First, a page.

“She was a strange creature,” says Burg, “and all the more strange because she presented herself as such a fabulous, fun, warm person that it was particularly odd when she disappointed you. She kept reinventing herself.”
“She treated her friends—not in a homosexual way—as if they were lovers,” explains Gail Parent, the author of Sheila Levine Is Dead and Living in New York and a Los Angeles screenwriter with whom Goldsmith collaborated on a screenplay based on Switcheroo. “She sent enormous amounts of flowers and gave gifts, and you’d do the same with her because she was so generous. She came on like a lover. Her relationships were so intense.”
Plastic surgeon Michael Sachs got to know Goldsmith after he appeared on The Oprah Winfrey Show and she called and asked if she could follow him around for a few weeks as research for her second novel, Flavor of the Month. Their relationship ended when she suggested having him work on her. “I gave her a price,” he remembers, including a 50 percent professional courtesy discount. “She was insulted by that. I think she expected it to be done for free.”
Soon after the face-lift, Goldsmith was transferred to Lenox Hill Hospital—Manhattan Eye, Ear and Throat doesn’t have an intensive-care unit. There, heroic efforts were made to revive her. “A team was put together to see if a reawakening was possible,” a friend says. “Two of the best neuroradiologists in the country were brought in.” As doctors worked to attempt to resuscitate her, a shifting team of friends kept vigil, talking to her, singing to her, rubbing her feet. “There were pools of different people from different groups,” says Nick Ellison, her agent. “They didn’t know each other. There were so many disparate people she knew and loved.” Those loved ones didn’t include any members of her immediate family, from whom she was estranged.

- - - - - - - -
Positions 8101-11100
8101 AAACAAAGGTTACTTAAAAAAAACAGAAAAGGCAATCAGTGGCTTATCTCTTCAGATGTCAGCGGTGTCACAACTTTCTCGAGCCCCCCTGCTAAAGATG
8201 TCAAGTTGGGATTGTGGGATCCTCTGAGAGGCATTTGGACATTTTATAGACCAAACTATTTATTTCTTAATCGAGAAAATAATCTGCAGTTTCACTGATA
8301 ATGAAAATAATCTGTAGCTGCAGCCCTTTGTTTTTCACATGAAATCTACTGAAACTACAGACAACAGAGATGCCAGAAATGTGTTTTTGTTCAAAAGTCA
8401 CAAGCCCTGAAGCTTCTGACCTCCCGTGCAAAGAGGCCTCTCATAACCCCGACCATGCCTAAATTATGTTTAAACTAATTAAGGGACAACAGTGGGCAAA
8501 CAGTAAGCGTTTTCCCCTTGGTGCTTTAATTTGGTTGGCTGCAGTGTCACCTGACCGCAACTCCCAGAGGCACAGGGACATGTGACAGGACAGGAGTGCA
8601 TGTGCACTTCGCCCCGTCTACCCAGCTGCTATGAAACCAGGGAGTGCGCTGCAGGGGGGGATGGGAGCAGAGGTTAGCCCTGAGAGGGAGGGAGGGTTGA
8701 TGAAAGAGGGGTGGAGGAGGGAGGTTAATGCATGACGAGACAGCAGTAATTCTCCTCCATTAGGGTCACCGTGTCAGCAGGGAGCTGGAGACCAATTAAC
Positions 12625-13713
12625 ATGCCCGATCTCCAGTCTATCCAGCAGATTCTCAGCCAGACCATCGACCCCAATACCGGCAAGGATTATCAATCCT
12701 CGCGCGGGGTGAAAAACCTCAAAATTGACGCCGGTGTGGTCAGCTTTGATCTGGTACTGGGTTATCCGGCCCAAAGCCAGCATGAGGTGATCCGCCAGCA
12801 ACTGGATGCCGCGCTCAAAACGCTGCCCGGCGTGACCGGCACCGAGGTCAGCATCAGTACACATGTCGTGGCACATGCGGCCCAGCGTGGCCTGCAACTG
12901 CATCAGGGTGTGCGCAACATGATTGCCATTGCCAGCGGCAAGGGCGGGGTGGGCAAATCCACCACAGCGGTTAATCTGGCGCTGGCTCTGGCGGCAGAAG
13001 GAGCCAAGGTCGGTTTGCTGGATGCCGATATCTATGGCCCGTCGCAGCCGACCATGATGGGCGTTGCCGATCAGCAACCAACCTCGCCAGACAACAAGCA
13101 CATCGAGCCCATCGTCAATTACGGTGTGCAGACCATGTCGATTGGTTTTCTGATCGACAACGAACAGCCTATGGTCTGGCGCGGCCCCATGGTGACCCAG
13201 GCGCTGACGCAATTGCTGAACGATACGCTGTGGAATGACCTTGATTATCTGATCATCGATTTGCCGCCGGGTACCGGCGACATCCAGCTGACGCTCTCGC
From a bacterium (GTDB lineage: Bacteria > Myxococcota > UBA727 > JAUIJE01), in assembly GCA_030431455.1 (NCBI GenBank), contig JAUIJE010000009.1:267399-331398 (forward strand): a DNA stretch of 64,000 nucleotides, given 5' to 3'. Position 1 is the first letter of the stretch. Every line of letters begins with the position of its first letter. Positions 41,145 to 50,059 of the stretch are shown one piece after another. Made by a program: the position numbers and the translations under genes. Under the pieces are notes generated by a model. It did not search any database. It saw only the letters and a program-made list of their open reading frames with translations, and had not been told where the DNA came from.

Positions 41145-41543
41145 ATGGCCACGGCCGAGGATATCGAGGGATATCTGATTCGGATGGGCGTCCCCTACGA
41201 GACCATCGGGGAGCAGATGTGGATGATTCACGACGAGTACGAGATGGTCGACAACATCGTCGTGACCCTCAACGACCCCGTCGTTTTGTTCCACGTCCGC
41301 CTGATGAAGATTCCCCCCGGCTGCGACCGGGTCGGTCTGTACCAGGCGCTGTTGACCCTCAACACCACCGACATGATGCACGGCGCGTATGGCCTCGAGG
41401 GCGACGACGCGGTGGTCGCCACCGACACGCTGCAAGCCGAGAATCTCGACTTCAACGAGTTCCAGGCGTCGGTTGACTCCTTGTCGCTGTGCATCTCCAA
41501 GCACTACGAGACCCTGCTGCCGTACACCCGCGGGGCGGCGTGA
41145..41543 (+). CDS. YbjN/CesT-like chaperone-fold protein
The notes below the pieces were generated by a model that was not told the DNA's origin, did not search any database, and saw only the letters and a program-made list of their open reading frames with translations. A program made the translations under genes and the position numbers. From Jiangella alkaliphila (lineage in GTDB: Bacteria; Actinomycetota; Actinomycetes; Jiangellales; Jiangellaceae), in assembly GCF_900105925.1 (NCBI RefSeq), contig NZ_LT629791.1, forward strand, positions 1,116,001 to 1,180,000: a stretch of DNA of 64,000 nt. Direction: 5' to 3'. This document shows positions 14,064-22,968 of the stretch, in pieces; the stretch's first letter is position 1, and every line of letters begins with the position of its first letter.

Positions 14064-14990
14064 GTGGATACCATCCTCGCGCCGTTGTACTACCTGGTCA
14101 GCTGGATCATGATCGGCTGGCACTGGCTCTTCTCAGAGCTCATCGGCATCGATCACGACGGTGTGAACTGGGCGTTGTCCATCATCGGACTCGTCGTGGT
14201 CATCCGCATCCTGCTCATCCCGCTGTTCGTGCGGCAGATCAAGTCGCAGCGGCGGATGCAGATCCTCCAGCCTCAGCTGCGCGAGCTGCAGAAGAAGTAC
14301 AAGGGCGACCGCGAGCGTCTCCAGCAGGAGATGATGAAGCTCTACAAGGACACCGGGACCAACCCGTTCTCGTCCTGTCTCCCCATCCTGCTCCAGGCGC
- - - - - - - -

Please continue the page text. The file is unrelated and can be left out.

The decision about removing her from life support apparently rested with Nan Robinson, her loyal assistant. But on January 15, eight days after she entered the hospital, she died on her own.
Citing patient confidentiality and an ongoing investigation, no one at the hospital, including Pastorek, would comment on the specific details of Goldsmith’s operation.
Goldsmith was known to be on antidepressants, and talk at the hospital has focused on whether she fully informed physicians of the drugs she was using. Goldsmith’s supporters find this unlikely. “One thing Olivia was not was scornful of the medical process,” says a close friend.
“Her doctor knew everything about her medical history,” says another confidante, who adds that Goldsmith’s friends are focusing on whether the writer received oxygen fast enough. “They fucked up big-time,” charges one.
“We don’t have a lot of information,” says Sheldon Opperman, the director of anaesthesiology at Manhattan Eye, Ear and Throat Hospital. “We’re having discussions regarding the case and going over various aspects of it.”
“What drugs did they give her?” wonders one well-respected plastic surgeon unconnected to the hospital or the case. “Did she have a pulmonary embolism? Did anybody notice anything ahead of time? Did she have underlying heart disease? There are so many permutations and complications. Everybody ultimately dies of a stopped heart and low oxygen.
“It comes down to what piece of information isn’t being released here,” says the plastic surgeon. “Any patient that comes in to have surgery that withholds information is putting themselves at risk.” However, she adds, “why wouldn’t somebody share” the fact that she was on antidepressants if she was? “Half of the Upper East Side of Manhattan is on some kind of antidepressant. I don’t think there’s a lot of shame. At the end of the day, it’s a tragedy.”